The Freedom of Aging: Personal Style

Growing up in the sixties through the mid seventies it was not uncommon to wear home made clothes. In fact, I don’t even remember buying clothes other than under garments until I was a senior in high school. It is possible it happened, but I truly don’t remember. 

Simplicity…Butterick…and Vogue, Oh My!

Every year before school started, my mom and I would pour over pattern books and decide what I wanted to wear that year. I know I got to help plan but my memory is foggy. I wasn’t devoted to clothes and the times were just so different. Even in junior high, a time when conformity is mandatory for survival, I don’t remember comparing my clothes to other people or having to have a certain look. I continued this tradition of making my own clothes right through most of my first marriage. In fact, I didn’t put the machine into time out until after my divorce in 1987. Since then, an occasional hem or repair is all the action that machine has seen. It was time for change in all areas of my life.

Round Body In A Skinny Jeans World

I became a devoted watcher of “What Not To Wear.” I secretly wished that someone in my life would arrange for Stacy and Clinton to surprise me at work, whisk me off to New York and then teach me what to do with my this short, round body I inherited from my Scottish-Irish ancestors. I understand that this body type is designed to survive the harsh climate of the North Sea, but let’s get real…I live in tropical Houston, Texas, how do I make this look good? I watch Outlander and think to myself, in real life Scotland in the 1700’s Claire would not have been a svelte woman. But, then Jamie wouldn’t have looked that good either. But, back to me.

Of course I tried most every diet in the world, but it seemed that no matter my weight and the distribution of said weight, I never was able to dress myself in a way that I felt reflected who I am on the inside. This dilemma led to many different styles through the years until I finally just gave up. I gave up trying to create a persona via my clothing. I think there is something very telling in that last sentence but I don’t wish to dig through that psychological mess at the moment. It was in the giving up that I think I found myself. I had arrived at an age where I accept that I am who I am and I need to make the best of that rather than trying to be something or someone else. As I have said many times, I’m a slow learner.

My Pinterest boards Aging Beautifully and My Style are the places I record visual reminders of what I love and who I admire. I recently logged back in to Polyvore and designed my go to fall outfit.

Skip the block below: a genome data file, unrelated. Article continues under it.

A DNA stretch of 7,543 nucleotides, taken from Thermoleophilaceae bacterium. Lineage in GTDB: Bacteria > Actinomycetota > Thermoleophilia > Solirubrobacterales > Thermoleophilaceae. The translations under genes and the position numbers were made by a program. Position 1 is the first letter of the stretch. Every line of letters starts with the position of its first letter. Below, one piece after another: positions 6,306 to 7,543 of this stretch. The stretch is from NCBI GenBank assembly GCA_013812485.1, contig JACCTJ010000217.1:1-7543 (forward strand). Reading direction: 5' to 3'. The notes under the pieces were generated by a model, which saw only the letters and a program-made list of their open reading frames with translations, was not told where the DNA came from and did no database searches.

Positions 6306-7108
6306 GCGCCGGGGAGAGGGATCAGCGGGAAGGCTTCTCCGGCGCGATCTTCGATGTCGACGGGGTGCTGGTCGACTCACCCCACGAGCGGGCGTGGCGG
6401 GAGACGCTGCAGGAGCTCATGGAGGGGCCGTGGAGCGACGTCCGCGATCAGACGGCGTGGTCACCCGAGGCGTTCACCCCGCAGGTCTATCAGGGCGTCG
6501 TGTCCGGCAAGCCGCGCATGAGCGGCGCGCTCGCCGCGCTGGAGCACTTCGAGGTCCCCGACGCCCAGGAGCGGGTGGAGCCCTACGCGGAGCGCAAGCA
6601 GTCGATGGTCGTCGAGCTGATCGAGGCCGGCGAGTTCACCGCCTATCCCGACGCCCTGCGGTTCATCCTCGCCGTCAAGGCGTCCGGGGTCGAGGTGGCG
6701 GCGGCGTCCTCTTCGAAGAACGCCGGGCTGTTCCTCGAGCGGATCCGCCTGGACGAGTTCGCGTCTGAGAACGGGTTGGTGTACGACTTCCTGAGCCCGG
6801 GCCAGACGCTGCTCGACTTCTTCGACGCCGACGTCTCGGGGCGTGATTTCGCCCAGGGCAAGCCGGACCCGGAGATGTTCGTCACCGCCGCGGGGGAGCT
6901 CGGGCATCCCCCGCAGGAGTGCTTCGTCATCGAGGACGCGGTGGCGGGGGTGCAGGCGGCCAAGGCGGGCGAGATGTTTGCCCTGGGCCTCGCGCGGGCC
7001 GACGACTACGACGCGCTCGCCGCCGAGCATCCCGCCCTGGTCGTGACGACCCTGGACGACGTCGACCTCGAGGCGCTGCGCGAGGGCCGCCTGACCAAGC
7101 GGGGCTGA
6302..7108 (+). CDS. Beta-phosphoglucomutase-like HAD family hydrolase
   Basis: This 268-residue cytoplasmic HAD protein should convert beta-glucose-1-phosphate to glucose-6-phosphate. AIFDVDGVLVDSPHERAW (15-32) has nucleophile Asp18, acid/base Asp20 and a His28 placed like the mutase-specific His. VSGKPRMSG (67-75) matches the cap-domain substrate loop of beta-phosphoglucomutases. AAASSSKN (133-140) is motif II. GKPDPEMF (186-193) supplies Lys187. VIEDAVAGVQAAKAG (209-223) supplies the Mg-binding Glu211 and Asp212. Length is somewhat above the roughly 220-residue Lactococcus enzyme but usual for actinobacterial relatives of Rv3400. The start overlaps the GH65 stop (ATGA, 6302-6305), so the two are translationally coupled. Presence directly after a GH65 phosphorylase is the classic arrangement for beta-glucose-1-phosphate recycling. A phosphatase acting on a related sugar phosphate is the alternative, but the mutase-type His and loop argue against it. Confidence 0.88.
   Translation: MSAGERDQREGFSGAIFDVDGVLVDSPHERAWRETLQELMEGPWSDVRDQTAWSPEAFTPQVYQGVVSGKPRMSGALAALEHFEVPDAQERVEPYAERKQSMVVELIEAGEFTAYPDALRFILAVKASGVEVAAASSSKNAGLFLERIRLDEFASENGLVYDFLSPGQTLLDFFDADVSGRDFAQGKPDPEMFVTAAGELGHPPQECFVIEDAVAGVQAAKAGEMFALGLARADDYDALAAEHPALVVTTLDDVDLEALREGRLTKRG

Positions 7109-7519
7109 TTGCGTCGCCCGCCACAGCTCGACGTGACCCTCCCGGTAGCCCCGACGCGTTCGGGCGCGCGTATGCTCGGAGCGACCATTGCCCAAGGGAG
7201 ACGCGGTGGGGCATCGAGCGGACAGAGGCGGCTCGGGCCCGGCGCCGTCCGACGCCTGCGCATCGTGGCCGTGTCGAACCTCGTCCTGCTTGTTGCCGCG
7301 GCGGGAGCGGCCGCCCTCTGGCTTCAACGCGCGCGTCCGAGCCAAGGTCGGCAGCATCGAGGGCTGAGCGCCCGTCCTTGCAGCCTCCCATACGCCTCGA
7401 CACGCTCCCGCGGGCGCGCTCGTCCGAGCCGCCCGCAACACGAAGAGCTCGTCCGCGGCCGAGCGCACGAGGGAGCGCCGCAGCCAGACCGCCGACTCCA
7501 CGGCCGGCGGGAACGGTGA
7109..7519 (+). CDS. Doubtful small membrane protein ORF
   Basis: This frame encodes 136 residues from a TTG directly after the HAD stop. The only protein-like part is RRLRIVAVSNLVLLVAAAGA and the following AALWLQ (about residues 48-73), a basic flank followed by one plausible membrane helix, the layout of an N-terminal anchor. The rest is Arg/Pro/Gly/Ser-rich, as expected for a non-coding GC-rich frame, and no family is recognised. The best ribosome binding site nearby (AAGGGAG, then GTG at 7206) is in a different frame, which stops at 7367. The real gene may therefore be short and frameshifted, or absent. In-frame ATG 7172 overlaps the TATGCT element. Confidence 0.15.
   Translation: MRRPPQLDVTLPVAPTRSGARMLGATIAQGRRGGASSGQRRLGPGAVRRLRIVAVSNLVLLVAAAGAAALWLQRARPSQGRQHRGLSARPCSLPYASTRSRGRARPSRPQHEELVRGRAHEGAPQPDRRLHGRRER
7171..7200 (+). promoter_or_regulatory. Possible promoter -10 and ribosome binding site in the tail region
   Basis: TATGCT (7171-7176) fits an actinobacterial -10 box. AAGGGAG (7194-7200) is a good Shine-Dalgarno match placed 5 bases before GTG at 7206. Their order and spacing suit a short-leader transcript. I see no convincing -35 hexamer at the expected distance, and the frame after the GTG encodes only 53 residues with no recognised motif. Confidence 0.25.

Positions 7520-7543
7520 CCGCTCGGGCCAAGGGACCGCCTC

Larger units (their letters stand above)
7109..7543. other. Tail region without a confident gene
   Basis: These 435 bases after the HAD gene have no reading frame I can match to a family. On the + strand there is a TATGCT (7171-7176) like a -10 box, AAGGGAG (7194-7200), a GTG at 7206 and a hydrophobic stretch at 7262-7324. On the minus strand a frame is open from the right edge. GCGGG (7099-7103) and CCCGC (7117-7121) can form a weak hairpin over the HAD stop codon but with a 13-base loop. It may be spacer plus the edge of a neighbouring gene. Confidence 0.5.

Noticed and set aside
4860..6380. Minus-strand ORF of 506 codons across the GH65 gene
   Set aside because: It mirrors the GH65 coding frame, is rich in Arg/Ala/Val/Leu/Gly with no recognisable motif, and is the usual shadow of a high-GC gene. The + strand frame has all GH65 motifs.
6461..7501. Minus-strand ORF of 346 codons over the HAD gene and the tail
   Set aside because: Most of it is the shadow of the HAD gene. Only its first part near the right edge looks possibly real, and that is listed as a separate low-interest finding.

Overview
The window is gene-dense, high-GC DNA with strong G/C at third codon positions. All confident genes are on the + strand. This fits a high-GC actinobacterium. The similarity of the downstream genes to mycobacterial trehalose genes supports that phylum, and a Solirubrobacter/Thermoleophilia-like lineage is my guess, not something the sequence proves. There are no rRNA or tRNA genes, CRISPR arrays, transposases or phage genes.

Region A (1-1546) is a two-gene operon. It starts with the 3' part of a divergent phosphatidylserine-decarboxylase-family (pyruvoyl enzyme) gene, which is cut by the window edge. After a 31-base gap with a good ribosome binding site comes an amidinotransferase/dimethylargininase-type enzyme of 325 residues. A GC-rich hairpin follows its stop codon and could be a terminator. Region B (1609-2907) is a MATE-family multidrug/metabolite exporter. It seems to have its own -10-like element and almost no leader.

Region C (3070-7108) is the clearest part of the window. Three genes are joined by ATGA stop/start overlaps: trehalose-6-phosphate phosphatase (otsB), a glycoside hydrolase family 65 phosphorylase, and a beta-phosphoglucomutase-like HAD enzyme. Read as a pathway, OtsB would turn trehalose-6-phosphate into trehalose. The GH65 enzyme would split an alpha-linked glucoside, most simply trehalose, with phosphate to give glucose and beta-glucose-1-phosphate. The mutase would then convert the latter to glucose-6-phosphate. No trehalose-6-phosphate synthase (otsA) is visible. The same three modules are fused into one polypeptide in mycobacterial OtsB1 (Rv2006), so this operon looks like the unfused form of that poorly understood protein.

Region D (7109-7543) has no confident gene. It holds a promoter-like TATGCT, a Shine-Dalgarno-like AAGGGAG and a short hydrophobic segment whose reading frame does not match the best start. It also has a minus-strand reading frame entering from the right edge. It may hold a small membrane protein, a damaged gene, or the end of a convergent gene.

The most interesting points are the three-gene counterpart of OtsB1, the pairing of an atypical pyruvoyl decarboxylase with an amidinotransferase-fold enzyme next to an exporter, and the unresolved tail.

Polyvore, like Instagram can be a black hole where people like me fall never to be heard from again. But, it is also a wonderful tool to see what is possible and passively get the shopping experience without spending a dime or being woefully disappointed by what is looking back at you from the mirror. In this fantasy can look just the way I want to look.

You can see evidence of my 1970’s Southern California Boho taste in this ensemble. Somethings never change. In a world that seems upside down and backwards, I take great comfort in a little bit of status quo.




The Freedom of Aging: Acceptance

I am about six months away from a major birthday. Forty was fabulous; I freaked out at fifty; and now I’m staring at sixty. 

The Culture of Aging

The American culture is devoted to youth and perceived perfection.  It is an inevitable fact that at some point this earthly vessel will wither and die. So isn’t it a show of honor to the life we have been given to accept, relax and enjoy the journey? Now before any of you are tempted to jump on a soapbox, I am not talking about letting one’s health go to hell in a hand-basket filled with fried chicken, pizza and hamburgers. We should all take the best care possible of our bodies. Eat in moderation, be physically active, and keep our brain and spirit active as well. I’m advocating a DNR (Do Not Resuscitate) order for the outward appearance of the physical wear and tear on our bodies. Face it, the folks advertising anti aging anything do not have your best interest in mind. They are looking to make money from your fear. We have been given a gift, and I was taught to always say thank you and cherish what has been given to me. 

My Crowning Jewel

Ahhh….my hair. The one physical attribute that I have loved, cherished and obsessed over my entire life. As a third grader I desperately wanted a pixie. I have no recollection of why, probably because my best friend from the third through fifth grade had shorter hair. No amount of pleading with my mom could make it happen. Next I tried asking for bangs. Still the answer was no. My hair and how it was styled took on a whole new meaning in the my life. It represented power. 

Having a drop of Chinese blood in me is the genetic marker I associate with the appearance of my hair. It may not be true, but I’m sticking with the theory. My mom has told me stories of trying to comb out my hair after a shampoo and how I screamed and cried through it all. About once a year she would trim the ends, but that is as close as I ever got to a hair cut. I was stuck with long, thick, straight hair. By the time the early seventies rolled around and I was in junior high, my hair had become my crowning jewel. While friends with wavy hair were using giant rollers or ironing their hair, mine was wash and go fabulous. The length might vary from waist length to just below the shoulders, but that is as close to short hair as I ever got…until the spring of 1976.